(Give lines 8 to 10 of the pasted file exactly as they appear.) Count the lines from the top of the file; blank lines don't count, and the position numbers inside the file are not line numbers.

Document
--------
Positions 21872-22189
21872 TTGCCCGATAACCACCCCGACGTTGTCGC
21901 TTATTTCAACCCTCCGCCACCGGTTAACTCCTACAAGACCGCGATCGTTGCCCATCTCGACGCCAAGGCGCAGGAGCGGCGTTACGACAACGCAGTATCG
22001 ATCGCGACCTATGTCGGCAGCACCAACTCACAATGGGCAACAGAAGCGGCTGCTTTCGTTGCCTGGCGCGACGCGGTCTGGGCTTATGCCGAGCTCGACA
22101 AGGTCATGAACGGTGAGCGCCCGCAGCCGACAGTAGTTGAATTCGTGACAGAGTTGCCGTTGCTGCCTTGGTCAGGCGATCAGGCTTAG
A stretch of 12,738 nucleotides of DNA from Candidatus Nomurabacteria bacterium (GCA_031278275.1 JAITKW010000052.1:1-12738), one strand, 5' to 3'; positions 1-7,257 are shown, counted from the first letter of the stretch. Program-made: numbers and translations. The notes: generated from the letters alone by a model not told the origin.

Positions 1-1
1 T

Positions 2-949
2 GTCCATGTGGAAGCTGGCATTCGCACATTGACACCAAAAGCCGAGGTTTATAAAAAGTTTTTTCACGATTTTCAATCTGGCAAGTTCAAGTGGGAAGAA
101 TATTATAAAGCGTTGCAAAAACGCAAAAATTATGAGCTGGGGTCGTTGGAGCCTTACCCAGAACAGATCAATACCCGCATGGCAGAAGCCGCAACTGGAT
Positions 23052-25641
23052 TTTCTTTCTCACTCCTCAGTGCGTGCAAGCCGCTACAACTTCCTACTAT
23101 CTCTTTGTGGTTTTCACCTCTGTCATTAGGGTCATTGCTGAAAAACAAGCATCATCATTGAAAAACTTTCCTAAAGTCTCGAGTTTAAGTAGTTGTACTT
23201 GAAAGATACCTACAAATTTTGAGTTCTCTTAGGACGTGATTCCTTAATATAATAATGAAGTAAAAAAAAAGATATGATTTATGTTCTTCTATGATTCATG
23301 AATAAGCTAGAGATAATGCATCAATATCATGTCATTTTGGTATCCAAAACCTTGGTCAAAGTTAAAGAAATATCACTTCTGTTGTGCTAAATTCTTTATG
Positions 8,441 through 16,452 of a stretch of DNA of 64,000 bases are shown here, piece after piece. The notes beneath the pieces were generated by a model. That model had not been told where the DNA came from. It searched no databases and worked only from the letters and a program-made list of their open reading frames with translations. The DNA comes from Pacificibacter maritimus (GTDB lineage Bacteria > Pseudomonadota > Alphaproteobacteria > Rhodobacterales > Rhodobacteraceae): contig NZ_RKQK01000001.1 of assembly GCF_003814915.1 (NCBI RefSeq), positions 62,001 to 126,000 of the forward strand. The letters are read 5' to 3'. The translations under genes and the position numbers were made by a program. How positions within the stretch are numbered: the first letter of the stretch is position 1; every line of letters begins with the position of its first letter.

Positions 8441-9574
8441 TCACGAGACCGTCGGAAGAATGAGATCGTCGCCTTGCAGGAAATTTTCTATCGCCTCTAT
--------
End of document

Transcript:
1 T

Positions 2-949
2 GTCCATGTGGAAGCTGGCATTCGCACATTGACACCAAAAGCCGAGGTTTATAAAAAGTTTTTTCACGATTTTCAATCTGGCAAGTTCAAGTGGGAAGAA